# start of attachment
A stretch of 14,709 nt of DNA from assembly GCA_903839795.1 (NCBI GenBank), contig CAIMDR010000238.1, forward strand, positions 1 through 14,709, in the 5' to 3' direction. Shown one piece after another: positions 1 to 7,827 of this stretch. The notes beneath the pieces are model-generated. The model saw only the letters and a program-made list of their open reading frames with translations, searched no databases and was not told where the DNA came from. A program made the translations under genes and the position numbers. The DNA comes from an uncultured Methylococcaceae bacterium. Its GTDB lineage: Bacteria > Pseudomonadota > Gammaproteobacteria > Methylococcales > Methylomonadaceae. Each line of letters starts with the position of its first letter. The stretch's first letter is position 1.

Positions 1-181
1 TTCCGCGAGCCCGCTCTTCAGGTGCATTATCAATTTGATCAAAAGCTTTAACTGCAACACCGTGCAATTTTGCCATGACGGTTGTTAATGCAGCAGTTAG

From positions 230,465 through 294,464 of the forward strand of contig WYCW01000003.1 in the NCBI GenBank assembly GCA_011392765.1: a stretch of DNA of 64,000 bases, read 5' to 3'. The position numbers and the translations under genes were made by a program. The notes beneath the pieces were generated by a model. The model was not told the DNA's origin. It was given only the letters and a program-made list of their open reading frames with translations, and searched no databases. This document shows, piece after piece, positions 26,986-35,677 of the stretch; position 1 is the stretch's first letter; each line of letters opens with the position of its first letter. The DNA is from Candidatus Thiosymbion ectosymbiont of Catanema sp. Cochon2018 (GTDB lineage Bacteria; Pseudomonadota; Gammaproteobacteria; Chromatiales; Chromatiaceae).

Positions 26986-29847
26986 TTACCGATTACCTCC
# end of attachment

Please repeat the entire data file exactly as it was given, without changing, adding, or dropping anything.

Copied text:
A stretch of 14,709 nt of DNA from assembly GCA_903839795.1 (NCBI GenBank), contig CAIMDR010000238.1, forward strand, positions 1 through 14,709, in the 5' to 3' direction. Shown one piece after another: positions 1 to 7,827 of this stretch. The notes beneath the pieces are model-generated. The model saw only the letters and a program-made list of their open reading frames with translations, searched no databases and was not told where the DNA came from. A program made the translations under genes and the position numbers. The DNA comes from an uncultured Methylococcaceae bacterium. Its GTDB lineage: Bacteria > Pseudomonadota > Gammaproteobacteria > Methylococcales > Methylomonadaceae. Each line of letters starts with the position of its first letter. The stretch's first letter is position 1.

Positions 1-181
1 TTCCGCGAGCCCGCTCTTCAGGTGCATTATCAATTTGATCAAAAGCTTTAACTGCAACACCGTGCAATTTTGCCATGACGGTTGTTAATGCAGCAGTTAG

From positions 230,465 through 294,464 of the forward strand of contig WYCW01000003.1 in the NCBI GenBank assembly GCA_011392765.1: a stretch of DNA of 64,000 bases, read 5' to 3'. The position numbers and the translations under genes were made by a program. The notes beneath the pieces were generated by a model. The model was not told the DNA's origin. It was given only the letters and a program-made list of their open reading frames with translations, and searched no databases. This document shows, piece after piece, positions 26,986-35,677 of the stretch; position 1 is the stretch's first letter; each line of letters opens with the position of its first letter. The DNA is from Candidatus Thiosymbion ectosymbiont of Catanema sp. Cochon2018 (GTDB lineage Bacteria; Pseudomonadota; Gammaproteobacteria; Chromatiales; Chromatiaceae).

Positions 26986-29847
26986 TTACCGATTACCTCC